Live-migrating a JavaScript process

ThingsJS can be used to migrate a running Process from one Device to another in a stateful manner. For example, let's say we have a simple counter program with a variable count being incremented every second. After we run this program on Device A for 10 seconds, the variable count will have a value of 10. If we then migrate this program to Device B, the program will resume from the same point, where count has the value 10. In this tutorial, we will be performing live-migration of a simple Program, factorial.js, from one Worker to another.


  • At least one machine, but preferably two machines to perform live-migration over the network
  • Code for factorial.js


We will refer to the two devices involved in this tutorial as Device A and B. We will assume that Device A has IP address and Device B has IP address

  1. First, we will need to set up the ThingsJS Workers. On both Device A and B, create a directory to use as the Worker's runtime environment.
~$ mkdir migration-tutorial
  1. Navigate into the new directory and create the Worker configuration files (for both Device A and B).
~$ cd migration-tutorial
~/migration-tutorial$ vim my-worker.conf
  1. Configuration file should be a JSON string with the following properties: pubsub_url, id.
    "pubsub_url": "mqtt://",
    "id": "worker-A"

The value of pubsub_url should be a URL to the Publish/Subscribe service. In this tutorial, we will be hosting the Pub/Sub service on Device A, so we use the URL mqtt:// - replace this with the public IP of your Device A. pubsub_url should have the same value on both Device A and B's configuration files, but id should be assigned differently.

  1. Run the Publish/Subscribe service and verify that the workers connect okay.

On Device A only:

~$ things-js pubsub -d

Then on both devices:

~/migration-tutorial$ things-js worker my-worker.conf
  1. On successful launch, you should see some messages on the console:
~/migration-tutorial$ things-js worker my-worker.conf
[Engine:worker-A] Initialized
[Engine:worker-A] connected to Pub/Sub at mqtt://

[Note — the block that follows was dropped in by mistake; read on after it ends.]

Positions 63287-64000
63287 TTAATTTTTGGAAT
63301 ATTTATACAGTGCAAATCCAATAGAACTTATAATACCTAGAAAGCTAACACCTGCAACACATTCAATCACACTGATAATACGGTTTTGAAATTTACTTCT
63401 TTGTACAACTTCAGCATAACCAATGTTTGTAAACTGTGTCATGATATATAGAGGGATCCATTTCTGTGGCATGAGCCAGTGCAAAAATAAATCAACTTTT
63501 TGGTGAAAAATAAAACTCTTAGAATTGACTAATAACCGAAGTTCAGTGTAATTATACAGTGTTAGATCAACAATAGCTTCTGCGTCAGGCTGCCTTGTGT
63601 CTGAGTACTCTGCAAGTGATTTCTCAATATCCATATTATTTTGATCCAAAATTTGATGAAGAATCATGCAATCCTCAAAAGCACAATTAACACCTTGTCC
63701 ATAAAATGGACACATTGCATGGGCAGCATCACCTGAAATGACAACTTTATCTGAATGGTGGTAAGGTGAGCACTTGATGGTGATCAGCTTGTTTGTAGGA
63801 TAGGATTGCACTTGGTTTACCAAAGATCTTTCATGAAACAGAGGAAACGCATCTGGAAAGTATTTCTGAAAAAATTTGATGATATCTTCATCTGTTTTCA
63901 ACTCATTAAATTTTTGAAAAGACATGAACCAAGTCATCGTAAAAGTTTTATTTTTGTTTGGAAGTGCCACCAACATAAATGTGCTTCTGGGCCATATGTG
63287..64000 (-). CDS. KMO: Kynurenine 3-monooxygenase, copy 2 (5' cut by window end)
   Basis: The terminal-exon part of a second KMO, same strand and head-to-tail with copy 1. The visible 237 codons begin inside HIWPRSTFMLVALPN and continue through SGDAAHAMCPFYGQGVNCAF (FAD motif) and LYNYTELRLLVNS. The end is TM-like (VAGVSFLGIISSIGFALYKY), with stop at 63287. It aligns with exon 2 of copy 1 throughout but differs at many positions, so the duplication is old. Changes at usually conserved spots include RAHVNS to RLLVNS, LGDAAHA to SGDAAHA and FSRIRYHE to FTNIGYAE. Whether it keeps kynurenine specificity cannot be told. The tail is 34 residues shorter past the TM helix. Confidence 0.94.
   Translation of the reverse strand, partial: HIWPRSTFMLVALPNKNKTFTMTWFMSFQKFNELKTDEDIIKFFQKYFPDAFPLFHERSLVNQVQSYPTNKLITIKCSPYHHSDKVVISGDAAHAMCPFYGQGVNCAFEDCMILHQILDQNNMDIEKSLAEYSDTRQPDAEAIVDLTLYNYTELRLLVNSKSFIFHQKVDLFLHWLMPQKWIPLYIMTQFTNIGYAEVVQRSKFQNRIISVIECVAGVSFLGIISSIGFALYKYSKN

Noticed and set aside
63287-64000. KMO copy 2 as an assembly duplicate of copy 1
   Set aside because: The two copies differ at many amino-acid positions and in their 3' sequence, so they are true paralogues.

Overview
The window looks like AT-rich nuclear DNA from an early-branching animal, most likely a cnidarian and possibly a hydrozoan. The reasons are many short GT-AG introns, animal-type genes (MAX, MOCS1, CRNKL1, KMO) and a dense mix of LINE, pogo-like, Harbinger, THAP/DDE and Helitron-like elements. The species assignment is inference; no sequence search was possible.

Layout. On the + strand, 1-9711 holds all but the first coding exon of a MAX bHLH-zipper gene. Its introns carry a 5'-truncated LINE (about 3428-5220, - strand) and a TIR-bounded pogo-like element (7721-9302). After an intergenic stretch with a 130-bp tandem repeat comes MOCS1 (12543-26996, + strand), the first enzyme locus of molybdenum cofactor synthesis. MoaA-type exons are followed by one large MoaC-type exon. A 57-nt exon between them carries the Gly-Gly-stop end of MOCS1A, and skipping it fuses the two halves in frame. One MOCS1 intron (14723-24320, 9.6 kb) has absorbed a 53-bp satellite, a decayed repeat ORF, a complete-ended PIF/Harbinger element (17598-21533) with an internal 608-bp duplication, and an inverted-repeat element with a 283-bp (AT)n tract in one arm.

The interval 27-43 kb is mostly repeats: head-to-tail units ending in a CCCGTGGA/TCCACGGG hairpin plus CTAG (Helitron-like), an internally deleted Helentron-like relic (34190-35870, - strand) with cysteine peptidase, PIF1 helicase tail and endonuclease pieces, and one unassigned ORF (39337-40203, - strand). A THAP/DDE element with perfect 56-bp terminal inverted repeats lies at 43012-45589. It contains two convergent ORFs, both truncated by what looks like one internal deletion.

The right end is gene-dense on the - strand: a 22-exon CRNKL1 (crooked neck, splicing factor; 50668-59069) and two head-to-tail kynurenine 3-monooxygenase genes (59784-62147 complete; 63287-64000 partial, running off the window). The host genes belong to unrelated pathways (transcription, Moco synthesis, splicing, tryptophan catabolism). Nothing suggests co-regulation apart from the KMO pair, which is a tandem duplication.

If there is no message about connection to Pub/Sub, it is possible that the Pub/Sub service is not running, or that the configured IP address is not reachable.

  1. We will use the ThingsJS CLI to control the workers for this tutorial. On any machine (it does not have to be Device A or B, it just needs to be able to reach the Pub/Sub service), enter the following CLI command to run factorial.js on worker A. The working directory where the following command is entered must contain factorial.js source file.
~$ things-js dispatch mqtt:// run worker-A factorial.js

things-js dispatch is a command for performing Dispatcher operations. It will create a temporary Dispatcher object, connect to the Pub/Sub service, execute Dispatcher actions, then terminate. Supported Dispatcher actions are: run, pause, resume, kill, migrate. The signature for a things-js dispatch command is thus:

~$ things-js dispatch <pubsub_url> <action> [action_args...]

Once the above command is successfully run, the CLI should display an output like shown in the example below:

{ engine: 'worker-A',
  id: 'HwJIiOTD',
  pid: 9398,
  status: 'Running' }

The id field contains the ThingsJS Process ID (not the same as PID), which we need for controlling the factorial.js process. Take note of this value. (In the example it is HwJIiOTD)

On Device A's console, you should also see the output from factorial.js.

  1. Next we will migrate the running factorial.js process from worker-A to worker-B. To do this, enter the following command:
~$ things-js dispatch mqtt:// migrate worker-A worker-B factorial.js HwJIiOTD

The last argument here is the ThingsJS Process ID we noted in step 6. Once the command is successful, you should see Device B continuing execution of factorial.js.

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